POLITICS & INSTITUTIONS - POLITICS

Military emissions

Bausch outlines army’s green potential



Joint procurement and "pooling & sharing” capabilities with allies, as with the A400M aircraft shared with Belgium, will help reduce the Luxembourg armys’ carbon footprint says François Bausch Belgian Defence

Joint procurement and "pooling & sharing” capabilities with allies, as with the A400M aircraft shared with Belgium, will help reduce the Luxembourg armys’ carbon footprint says François Bausch Belgian Defence

Despite a planned 25% increase in ​​military installations, emissions are expected to decrease by 78%.

The first ever assessment of greenhouse gas emissions caused by Luxembourg’s defence activity was presented to the members of the parliamentary committee for internal security and defence on 3 December. Minister for defence and deputy pm, François Bausch detailed the challenges and initiatives implemented to reduce the carbon footprint of the army.

In 2019 the department of defence and the army emitted 19,330 tonnes of greenhouse gases, amounting to 1.5% of the county’s total emissions.

Bausch explained there are five main sources of pollution in terms of volume: emissions from the production of goods and services purchased by the defence department, military aviation, heating of buildings, motor vehicles and finally the emissions from the manufacture and launch of the GovSat-1 satellite.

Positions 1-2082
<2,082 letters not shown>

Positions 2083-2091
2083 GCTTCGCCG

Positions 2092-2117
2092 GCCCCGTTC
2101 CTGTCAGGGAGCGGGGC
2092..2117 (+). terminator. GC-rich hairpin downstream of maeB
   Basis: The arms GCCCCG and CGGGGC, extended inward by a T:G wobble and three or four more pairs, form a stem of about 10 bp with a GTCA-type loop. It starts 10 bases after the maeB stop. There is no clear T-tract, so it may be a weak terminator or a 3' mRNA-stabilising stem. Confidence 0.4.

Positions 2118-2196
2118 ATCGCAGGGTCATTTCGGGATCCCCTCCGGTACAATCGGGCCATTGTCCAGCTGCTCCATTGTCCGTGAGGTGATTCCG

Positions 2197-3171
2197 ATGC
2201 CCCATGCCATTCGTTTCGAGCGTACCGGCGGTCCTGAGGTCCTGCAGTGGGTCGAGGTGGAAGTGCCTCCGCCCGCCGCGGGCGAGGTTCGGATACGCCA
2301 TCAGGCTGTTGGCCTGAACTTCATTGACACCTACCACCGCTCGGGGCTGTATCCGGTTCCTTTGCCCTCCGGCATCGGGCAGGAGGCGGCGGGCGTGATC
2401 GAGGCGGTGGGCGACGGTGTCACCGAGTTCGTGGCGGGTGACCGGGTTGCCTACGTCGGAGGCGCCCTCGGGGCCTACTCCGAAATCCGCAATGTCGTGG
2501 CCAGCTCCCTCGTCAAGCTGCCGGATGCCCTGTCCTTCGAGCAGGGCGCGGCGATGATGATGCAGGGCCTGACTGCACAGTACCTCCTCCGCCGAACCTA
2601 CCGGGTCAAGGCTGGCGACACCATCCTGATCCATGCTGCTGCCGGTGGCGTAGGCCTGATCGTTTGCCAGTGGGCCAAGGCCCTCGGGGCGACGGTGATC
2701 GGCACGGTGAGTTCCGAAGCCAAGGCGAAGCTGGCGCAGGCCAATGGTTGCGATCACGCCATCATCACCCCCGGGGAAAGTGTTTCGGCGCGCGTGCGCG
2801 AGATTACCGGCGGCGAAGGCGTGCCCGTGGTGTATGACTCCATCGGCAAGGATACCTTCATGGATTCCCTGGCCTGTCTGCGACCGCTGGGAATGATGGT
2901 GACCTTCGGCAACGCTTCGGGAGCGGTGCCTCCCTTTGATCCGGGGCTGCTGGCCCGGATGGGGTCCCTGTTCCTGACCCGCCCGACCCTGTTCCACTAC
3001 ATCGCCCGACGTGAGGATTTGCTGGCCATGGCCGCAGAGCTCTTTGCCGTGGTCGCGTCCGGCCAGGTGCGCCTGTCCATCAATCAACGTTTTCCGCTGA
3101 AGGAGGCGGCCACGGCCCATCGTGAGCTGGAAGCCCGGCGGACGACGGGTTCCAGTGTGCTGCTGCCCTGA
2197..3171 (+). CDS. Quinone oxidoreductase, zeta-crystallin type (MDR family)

Despite a planned 25% increase in ​​military installations, emissions are expected to decrease by 78%, Bausch said. He explained that this is made possible by renovations with the best available technology in insulation and energy efficiency. The minister also pointed to the amendments made to the Herrenberg barracks as an example of considerably reducing emissions linked to the heating of buildings.

Renewable energies will play a more important role, and the production of electric power by the military will further cut emissions. However, the lack of ‘green’ military vehicles and aircraft available for purchase makes it impossible to reduce emissions from transport.

“Despite the current impossibility of reducing direct emissions from military vehicles and aircraft, defence still has great potential to reduce its carbon footprint,” Bausch said,

Among the measures already implemented to reduce indirect emissions are “Joint Procurement" and "Pooling & Sharing” capabilities with allies. Bausch pointed to the Belgian-Luxembourg bi-national fleet of A400M aircraft, the European Air Transport Command (EATC) and the Multi-Role Tanker Transport (MRTT) as examples.

The ministry has also committed to gradually electrify its fleet of civilian vehicles, which currently comprises 21% hybrid plug-in vehicles and 21% electric vehicles. And promises to integrate energy efficient vehicle procurement moving forward.

A commitment to investing more in research and development and technological innovation will also help develop carbon-neutral fuels and propulsion systems.

Finally, the department has dedicated €400,000 of its 2022 budget as a reserve for the acquisition of emission certificates linked to international greenhouse reduction projects.

 “I am determined to use all the means in my power so that our army becomes a greener army while increasing its operability,” Bausch concluded.